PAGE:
Amphibians and reptiles in Nepal face severe threat of extinction. Major threats include rapid deforestation, soil and water pollution, land use change, habitat loss, superstitions, ignorance, and unsustainable extraction for commercial, food and medicinal purposes. Poisonous species of snakes are illegally collected and sold by so called snake charmers to fulfill the indiscriminate institutional requirements in the foreign countries and nowadays this tendency is gaining ground. The rapid loss and local extinction of herpetofauna in Nepal Terai and inner Terai could also be attributed to the indiscriminate use of DDT in the drive to eradicate malaria in the 1960s. In later years many areas have also been subject to significant ecological changes owing to demographic and land use changes, and construction of dams for hydropower and irrigation. These changes have had a significant negative impact on the survival of herpetofauna in Nepal.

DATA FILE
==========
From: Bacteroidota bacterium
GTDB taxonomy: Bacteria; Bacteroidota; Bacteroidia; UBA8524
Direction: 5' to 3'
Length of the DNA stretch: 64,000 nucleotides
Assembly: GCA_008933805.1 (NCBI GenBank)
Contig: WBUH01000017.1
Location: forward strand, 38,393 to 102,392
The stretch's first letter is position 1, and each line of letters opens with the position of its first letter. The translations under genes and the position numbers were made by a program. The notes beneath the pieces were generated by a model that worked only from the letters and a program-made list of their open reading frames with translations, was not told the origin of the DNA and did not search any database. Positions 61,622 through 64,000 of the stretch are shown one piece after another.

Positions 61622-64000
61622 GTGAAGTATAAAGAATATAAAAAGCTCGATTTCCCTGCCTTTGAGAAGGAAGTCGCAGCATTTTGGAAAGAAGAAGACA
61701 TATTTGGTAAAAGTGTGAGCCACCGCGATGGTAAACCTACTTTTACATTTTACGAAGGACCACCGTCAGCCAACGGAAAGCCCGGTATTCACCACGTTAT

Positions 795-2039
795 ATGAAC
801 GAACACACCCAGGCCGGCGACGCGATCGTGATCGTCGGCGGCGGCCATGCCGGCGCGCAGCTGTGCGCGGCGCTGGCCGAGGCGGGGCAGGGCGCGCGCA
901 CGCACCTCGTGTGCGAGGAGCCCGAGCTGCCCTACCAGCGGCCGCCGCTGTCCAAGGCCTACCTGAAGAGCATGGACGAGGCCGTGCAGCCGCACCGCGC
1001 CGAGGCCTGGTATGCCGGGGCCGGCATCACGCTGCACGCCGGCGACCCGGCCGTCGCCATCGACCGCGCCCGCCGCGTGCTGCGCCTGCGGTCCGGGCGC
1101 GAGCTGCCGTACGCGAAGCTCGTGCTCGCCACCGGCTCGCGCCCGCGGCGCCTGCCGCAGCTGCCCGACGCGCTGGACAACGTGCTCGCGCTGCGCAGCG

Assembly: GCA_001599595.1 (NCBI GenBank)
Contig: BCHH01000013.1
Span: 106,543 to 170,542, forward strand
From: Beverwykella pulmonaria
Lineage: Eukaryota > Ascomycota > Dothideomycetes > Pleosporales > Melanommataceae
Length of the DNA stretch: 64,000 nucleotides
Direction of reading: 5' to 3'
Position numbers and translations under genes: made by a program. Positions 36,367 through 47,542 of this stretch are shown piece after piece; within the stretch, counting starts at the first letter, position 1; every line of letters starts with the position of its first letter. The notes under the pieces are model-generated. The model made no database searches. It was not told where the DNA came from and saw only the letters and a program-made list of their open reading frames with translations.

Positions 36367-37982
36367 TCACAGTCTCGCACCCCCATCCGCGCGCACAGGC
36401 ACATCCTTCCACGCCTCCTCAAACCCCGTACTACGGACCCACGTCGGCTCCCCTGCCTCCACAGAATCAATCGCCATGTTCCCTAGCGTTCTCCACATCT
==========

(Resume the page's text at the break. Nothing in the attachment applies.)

In comparison to other amphibians and reptiles snakes can be regarded as a highly vulnerable group in the country. Even these days all snakes are considered to be poisonous and killed at sight. Such indiscriminate killing occurs mainly due to fear and superstitions, overexploitation by tribal, folk healers, witch doctors or ethnomedicators, illegal collection by snake charmers.
1. Documentation of herpetofauna of Nepal
2. Cooperation with different stakes of society to disseminate information regarding the status and immediate needs for the conservation of herpetofauna and their habitats
3. Turtle conservation works in low lands of Nepal
CARON published turtle conservation leaflets and poster in partnership with other stakeholders.
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